• Under the Dome ssn 1. I read Stephen King’s novel of the same name in 2011, and for several years it was the longest book I had ever read. It wasn’t one of my favorites of King’s books, but parts of it have stuck with me more than I expected and I think I would like it more on a reread now that I’m older. It’s a very character-driven story, both in the book and the film. There are some differences in the storyline between the formats, and the film seems to have more of a supernatural bent than I remember from the novel; the Dome is practically a character itself in the film. But it was enjoyable and addicting to watch, but I do recommend reading the novel first. Even though it’s long, it knows where to end– the show gets weird after the first season (more on that next month) but there’s not a good end point to the story before it veers off.

Finished Books:

(All titles linked to my full reviews, if I’ve posted them)

  1. Sabrina by Nick Drnaso. sabrina3 stars. This is a graphic novel, the first ever nominated for the Man Booker Prize. I read this in early November over a single afternoon, hoping it would break me out of that reading slump. It didn’t. There are some great concepts about modern engagement with media, but I knew too much going in to enjoy it as much as I could have. Some aspects I really liked about it, some I really didn’t.
  2. The Bachman Books by Richard Bachman (aka Stephen King). 3 stars. thebachmanbooksThis is the one that inspired my reading slump. The third story (Roadwork) was a big bore for me, though I did enjoy stories 2 (The Long Walk) and 4 (The Running Man) quite a bit, and 1 (Rage) mildly. All of the stories were reasonably short, about 200 pages or less, and it was a different look at Stephen King’s writing than I’d ever seen before. Some of these concepts are truly bizarre and disturbing in true Stephen King fashion, and his characters are just as weird and compelling even in these earlier works. But ultimately this collection did seem like the works of someone just starting out, who hadn’t completely grown into his own style of writing yet.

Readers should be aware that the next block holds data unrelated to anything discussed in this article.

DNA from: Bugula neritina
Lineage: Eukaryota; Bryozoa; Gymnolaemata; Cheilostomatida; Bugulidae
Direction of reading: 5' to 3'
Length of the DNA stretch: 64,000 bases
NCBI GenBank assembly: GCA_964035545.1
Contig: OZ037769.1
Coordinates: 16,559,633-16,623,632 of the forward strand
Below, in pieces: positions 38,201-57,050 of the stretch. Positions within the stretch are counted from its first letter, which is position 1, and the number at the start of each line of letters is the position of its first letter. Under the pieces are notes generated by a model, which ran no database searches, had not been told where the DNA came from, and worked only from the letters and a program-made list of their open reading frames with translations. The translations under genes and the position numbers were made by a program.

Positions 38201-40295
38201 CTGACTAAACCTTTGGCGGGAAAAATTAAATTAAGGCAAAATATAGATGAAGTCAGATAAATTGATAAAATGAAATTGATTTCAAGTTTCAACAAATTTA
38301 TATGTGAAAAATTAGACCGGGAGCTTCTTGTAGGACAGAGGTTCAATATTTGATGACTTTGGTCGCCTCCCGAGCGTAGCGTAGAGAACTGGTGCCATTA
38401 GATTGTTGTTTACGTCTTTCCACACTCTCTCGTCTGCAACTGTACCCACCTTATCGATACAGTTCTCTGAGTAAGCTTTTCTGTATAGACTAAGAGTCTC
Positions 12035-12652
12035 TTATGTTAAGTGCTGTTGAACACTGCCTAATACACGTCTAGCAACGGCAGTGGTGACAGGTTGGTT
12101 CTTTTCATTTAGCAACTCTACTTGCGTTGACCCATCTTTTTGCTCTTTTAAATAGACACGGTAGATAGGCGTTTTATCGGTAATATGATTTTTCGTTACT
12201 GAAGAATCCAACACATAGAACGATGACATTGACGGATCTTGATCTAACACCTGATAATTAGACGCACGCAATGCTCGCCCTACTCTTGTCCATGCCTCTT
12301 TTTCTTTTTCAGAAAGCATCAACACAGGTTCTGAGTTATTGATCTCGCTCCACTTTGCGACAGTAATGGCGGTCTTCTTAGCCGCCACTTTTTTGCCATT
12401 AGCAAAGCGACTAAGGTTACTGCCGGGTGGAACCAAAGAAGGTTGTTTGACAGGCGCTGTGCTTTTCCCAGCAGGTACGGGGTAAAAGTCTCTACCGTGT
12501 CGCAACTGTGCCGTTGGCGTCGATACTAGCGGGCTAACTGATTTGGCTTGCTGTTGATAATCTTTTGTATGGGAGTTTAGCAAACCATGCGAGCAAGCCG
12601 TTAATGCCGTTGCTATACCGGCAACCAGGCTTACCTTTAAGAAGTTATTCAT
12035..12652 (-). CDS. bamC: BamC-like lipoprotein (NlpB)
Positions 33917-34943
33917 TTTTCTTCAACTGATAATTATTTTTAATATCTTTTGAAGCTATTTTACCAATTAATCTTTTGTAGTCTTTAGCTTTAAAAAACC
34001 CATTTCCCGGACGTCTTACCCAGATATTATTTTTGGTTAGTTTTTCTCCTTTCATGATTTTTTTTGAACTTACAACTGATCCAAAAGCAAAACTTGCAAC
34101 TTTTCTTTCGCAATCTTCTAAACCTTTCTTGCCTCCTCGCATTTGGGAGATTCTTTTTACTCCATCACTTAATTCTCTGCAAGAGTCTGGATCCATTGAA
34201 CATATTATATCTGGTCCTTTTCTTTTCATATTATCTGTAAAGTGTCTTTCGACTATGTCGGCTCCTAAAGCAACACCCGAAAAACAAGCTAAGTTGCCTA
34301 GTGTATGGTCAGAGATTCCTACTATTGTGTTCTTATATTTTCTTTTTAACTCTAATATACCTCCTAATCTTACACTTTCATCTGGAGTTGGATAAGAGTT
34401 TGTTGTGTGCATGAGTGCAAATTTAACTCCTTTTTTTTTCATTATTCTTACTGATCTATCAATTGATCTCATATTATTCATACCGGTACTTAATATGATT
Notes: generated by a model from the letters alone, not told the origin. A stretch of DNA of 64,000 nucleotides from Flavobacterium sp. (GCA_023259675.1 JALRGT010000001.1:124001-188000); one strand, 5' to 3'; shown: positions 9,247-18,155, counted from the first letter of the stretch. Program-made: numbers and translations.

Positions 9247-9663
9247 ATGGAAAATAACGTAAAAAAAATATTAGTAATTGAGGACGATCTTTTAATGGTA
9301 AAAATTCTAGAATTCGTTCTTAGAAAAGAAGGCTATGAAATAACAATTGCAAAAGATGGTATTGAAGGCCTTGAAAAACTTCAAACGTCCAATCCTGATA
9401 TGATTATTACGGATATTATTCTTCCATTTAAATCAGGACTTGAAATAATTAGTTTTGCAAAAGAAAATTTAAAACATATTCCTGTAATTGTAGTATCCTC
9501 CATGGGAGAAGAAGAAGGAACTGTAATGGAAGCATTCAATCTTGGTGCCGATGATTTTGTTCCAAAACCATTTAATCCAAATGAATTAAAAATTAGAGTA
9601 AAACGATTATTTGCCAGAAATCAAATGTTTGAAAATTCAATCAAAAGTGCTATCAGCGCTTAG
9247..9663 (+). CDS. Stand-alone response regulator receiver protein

3. Elevation by Stephen King. 3 stars. elevationFrom old works to new– this is Stephen King’s latest 2018 release, a novella around 150 pages. The sci-fi element is unique and interesting, but I found the character dynamics surprisingly cheesy for King. The political commentary is very on-the-nose and honestly a bit old-fashioned; I know there’s still plenty of prejudice in the US and elsewhere, but “we need to accept the lesbians” is not exactly a groundbreaking message.
  4. Normal People by Sally Rooney. normal people4 stars. Another Man Booker nominee. I was hoping to finish my trip through the longlist in November, but I’m having some issues getting my hands on In Our Mad and Furious City. Anyway, Normal People was definitely one of the highlights of the longlist for me, though it hit me in the emotions pretty strongly. Both of the main characters (and Rooney’s writing in general) resonated with me so well, and I won’t be forgetting this book any time soon.
  5. A Ladder to the Sky by John Boyne. aladdertothesky3 stars. I think this was a tragic case of right-author-wrong-book for me. I loved Boyne’s writing and the way he handled this story, but the characters and the plot were so frustrating and uncomfortable to read that I did not exactly enjoy the reading experience. I was trying to read some of this on my way to Thanksgiving dinner and had to put it down because it was killing my holiday buzz. Maurice Swift is an awful thief of a character, but Boyne does handle him well, and it was intriguing seeing the publishing industry through this light. I’ll definitely be trying again with Boyne. Full review coming this week.
  6. The Lies We Told by Camilla Way. thelieswetold4 stars. Despite the mediocre writing, this was an excellent thriller. I was able to guess some of the twists with an appropriate amount of puzzling, but was still surprised by others. Nothing is too obvious, even when I could figure out what was going on ahead of the main character. Furthermore, I loved the way the characters turned some thriller tropes around, with the kidnap victim being a male, the girlfriend being practical instead of just knocked over by love, the evil villain having a realistic motive for said evil villainy, etc. It was pleasantly solid, which I needed. Full review coming up this week.

Some Stats:

  • Average Rating – 3.3
  • Best of the Month – Normal People
  • Worst of the Month – The Bachman Books
  • Books Hauled – 5
  • Owned Books Read for the First Time – 3, and 2 of the books I hauled were titles I’d read previously, so my owned-unread TBR did not grow this month. Hurrah!
  • Total Read in 2018 – 104. I’m hoping to top last year’s total of 112 before the end of the year, though I’m not changing my reading plans for the month to try to fit any certain amount of books in.

And that’s that. I didn’t have a single 5-star read this month, but just getting past that reading slump felt like a 5-star experience! Even though I’ve had a ton of 3 star ratings in November with a scattering of 4s, it has felt so good just to be reading regularly again and enjoying my time with words. And I’ve already finished 2 books in December, so I think it’s safe to say the reading slump has truly been vanquished. Which is good, because there’s still so much I want to do and read before the end of the year!

Have you read any of the books I mentioned, or watched the films? What did you think?